man cutting tress using chainsaw

The Java world had an… inter­est­ing week­end when secu­ri­ty researchers revealed on December 9 a vul­ner­a­bil­i­ty in the pop­u­lar Apache Log4j 2 soft­ware library for record­ing and debug­ging events. Systems as diverse as Amazon Web Services, Apple iCloud, and the Minecraft video game could be exploit­ed to run arbi­trary code on a serv­er mere­ly by send­ing a specially-​crafted string of text. Information tech­nol­o­gy pro­fes­sion­als have been scram­bling ever since the ini­tial dis­clo­sure to patch, upgrade, recon­fig­ure, or oth­er­wise pro­tect affect­ed servers. It’s bad, and past unpatched vul­ner­a­bil­i­ties like this have been respon­si­ble for the expo­sure of mil­lions of people’s sen­si­tive data.

Many Perl appli­ca­tions use the similarly-​named and ‑designed Log::Log4perl library, and the good news is that as far as I can tell the lat­ter doesn’t suf­fer from the type of vul­ner­a­bil­i­ty described above. This doesn’t mean poorly-​written or ‑con­fig­ured Perl-​based sys­tems are immune to all exploits, just this par­tic­u­lar one. You should be safe to con­tin­ue using Log4perl unless some­one has delib­er­ate­ly con­fig­ured it oth­er­wise, and in fact, my work uses it extensively.

You might be sur­prised to read me sug­gest­ing a log­ging frame­work after writ­ing mul­ti­ple arti­cles espous­ing the Perl step debug­ger as an alter­na­tive. Log4perl devel­op­er Mike Schilli’s 2002 intro­duc­tion to the pack­age for came down on the oppo­site side of the argu­ment. It can seem like one of those pro­gram­mer reli­gious issues like tabs vs. spaces, vim vs. Emacs, or Linux vs. Windows. (For the record, the cor­rect answers are spaces, BBEdit, and macOS. 😉)

But in this case, you can and should have the best of both worlds — log­ging at dif­fer­ent lev­els to appro­pri­ate des­ti­na­tions while still drop­ping into the inter­ac­tive debug­ger when you need to do some­thing trick­i­er like exam­ine pro­gram state or tweak a data struc­ture on the fly. I use both tech­niques and only empha­size the advo­ca­cy of step debug­ging because it’s under­stood less.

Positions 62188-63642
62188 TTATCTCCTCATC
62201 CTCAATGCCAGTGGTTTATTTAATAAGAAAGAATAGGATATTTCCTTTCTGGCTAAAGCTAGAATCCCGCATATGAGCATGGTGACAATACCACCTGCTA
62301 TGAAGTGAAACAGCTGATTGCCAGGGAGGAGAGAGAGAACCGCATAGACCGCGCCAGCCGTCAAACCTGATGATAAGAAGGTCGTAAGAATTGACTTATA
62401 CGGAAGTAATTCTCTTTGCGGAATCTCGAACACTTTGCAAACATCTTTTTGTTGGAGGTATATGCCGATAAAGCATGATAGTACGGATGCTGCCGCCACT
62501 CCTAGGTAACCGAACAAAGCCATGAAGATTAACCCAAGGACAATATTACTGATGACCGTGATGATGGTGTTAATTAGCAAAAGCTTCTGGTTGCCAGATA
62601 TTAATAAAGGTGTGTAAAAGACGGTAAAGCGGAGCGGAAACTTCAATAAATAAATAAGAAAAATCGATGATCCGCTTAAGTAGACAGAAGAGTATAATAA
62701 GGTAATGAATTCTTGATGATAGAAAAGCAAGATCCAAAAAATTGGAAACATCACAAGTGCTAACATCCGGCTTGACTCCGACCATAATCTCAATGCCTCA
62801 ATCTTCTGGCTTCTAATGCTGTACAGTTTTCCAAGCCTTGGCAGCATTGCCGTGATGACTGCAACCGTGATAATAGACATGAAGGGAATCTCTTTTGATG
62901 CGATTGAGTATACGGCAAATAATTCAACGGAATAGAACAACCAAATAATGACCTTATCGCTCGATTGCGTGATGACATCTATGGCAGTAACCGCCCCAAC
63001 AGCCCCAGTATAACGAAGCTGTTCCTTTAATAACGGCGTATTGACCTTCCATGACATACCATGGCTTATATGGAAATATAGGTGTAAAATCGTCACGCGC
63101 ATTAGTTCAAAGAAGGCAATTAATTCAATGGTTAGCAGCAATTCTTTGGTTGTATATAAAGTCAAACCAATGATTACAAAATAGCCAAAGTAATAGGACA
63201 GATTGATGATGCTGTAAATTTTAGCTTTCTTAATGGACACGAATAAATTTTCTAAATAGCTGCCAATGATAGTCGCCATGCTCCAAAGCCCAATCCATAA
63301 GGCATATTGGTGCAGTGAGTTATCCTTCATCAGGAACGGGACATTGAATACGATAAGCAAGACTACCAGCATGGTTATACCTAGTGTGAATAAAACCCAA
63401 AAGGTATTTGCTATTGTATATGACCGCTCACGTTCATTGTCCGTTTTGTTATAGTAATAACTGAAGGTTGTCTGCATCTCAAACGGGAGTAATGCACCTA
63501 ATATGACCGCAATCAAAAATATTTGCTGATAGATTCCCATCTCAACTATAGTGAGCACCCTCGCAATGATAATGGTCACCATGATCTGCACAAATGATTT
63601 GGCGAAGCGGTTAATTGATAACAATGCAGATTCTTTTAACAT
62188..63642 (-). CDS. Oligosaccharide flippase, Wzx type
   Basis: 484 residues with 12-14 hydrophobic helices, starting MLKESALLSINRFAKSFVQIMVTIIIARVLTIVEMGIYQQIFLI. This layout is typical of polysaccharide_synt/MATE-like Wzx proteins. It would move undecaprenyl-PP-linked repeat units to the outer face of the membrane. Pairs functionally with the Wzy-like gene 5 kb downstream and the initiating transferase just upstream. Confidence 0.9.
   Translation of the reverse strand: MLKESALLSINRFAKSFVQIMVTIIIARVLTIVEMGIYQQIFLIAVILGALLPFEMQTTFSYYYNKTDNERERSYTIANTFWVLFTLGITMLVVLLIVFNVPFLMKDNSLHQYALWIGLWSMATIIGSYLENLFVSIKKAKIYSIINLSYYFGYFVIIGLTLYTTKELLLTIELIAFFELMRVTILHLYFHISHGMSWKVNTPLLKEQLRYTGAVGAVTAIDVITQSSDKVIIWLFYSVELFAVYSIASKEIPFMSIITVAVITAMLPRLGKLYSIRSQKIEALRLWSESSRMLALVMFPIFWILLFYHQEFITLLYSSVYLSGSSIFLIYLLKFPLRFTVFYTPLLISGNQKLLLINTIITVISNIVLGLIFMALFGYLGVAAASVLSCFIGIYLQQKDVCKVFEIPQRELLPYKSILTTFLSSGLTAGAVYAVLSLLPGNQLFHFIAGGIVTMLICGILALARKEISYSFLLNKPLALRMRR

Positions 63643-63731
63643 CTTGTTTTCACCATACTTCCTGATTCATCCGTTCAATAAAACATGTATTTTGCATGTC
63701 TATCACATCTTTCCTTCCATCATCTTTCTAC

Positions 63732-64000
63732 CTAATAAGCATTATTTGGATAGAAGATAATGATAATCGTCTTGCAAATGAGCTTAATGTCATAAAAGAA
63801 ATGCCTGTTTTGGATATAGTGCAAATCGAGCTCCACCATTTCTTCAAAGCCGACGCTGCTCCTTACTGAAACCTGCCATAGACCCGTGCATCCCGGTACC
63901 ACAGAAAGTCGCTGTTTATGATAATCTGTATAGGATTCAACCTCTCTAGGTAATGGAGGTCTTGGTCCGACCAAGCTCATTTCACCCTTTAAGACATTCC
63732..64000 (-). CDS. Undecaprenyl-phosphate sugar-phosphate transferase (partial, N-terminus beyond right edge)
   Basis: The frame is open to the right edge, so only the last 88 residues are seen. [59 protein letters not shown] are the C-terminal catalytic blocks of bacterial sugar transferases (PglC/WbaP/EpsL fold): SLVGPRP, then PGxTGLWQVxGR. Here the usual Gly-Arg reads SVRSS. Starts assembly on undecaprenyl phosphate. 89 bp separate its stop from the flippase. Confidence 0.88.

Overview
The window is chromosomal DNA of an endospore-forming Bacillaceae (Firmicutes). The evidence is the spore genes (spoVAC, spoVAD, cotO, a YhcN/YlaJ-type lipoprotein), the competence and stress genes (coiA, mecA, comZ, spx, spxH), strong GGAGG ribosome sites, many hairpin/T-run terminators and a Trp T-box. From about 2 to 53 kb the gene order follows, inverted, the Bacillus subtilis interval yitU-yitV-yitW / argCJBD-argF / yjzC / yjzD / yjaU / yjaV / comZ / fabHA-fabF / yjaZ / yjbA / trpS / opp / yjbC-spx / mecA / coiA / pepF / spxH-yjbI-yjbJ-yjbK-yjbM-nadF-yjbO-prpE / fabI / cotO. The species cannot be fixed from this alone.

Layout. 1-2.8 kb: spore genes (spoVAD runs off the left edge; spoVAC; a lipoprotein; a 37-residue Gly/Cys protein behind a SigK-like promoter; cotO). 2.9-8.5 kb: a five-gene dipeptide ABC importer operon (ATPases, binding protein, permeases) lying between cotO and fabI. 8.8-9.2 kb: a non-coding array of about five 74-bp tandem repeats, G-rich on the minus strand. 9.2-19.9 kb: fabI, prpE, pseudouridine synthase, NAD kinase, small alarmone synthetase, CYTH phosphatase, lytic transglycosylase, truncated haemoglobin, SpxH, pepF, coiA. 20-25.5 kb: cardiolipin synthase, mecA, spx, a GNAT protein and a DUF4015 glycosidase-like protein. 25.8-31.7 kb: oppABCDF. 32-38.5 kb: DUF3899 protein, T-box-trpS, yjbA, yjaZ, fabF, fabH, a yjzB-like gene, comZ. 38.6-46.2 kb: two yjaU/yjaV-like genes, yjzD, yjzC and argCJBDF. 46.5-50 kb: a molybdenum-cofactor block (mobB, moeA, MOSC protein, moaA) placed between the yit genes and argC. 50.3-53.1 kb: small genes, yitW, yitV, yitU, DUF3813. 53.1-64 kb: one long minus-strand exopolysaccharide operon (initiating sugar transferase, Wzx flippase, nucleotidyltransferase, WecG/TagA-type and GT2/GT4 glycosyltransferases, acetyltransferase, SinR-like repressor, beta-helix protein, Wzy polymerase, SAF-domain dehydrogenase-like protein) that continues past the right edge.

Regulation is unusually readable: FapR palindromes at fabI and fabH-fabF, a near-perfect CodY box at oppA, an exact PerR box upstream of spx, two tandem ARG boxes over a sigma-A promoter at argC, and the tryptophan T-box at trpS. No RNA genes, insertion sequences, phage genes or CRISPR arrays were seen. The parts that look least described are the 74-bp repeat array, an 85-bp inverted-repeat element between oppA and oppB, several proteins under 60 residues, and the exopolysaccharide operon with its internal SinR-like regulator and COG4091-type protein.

In March I wrote The Perl debug­ger can be your super­pow­er, intro­duc­ing the step debug­ger as a bet­ter way to debug your Perl code rather than lit­ter­ing your source with tem­po­rary print state­ments or log­ging. I use the debug­ger all the time, and I’ve real­ized that some more tech­niques are worth covering.

Although I men­tioned a caveat when debug­ging web appli­ca­tions, our apps at work all adhere to the Perl Web Server Gateway Interface (PSGI) spec­i­fi­ca­tion and thus we can use tools like Test::WWW::Mechanize::PSGI or Plack::Test to run tests and debug­ging ses­sions in the same Perl process. (Mojolicious users can use some­thing like Test::Mojo for the same effect.)

To demon­strate, let’s get start­ed with some­thing like this which tests that a giv­en route (/say-hello) returns a cer­tain JSON struc­ture ({"message": "Hello world!"}):

#!/usr/bin/env perl

use Test::Most;
use Test::WWW::Mechanize::PSGI;
use JSON::MaybeXS;
use Local::MyApp; # name of app's main module

my $mech = Test::WWW::Mechanize::PSGI->new(
    # a Dancer2 app, so to_app returns a PSGI coderef
    app => Local::MyApp->to_app(),
lives_and {
    my $json = decode_json($mech->content);
    cmp_deeply( $json, {message => 'Hello world!'} );
} 'message is Hello world!';


All very fine and well, but what hap­pens if that route starts return­ing a dif­fer­ent mes­sage or worse, invalid out­put that caus­es decode_json to fail? Eventually, you’ll rewrite the test in the script to out­put the offend­ing con­tent when some­thing goes wrong, but right now you want to suss out the root cause.

Debuggers have the con­cept of break­points, which are flags that tell the debug­ger to stop at a cer­tain line of code and wait for instruc­tions. We can set them while run­ning the debug­ger with the b com­mand or con­tin­ue to a one-​time break­point with the c com­mand, or we can insert them into the code our­selves before run­ning it through the debug­ger in the first place.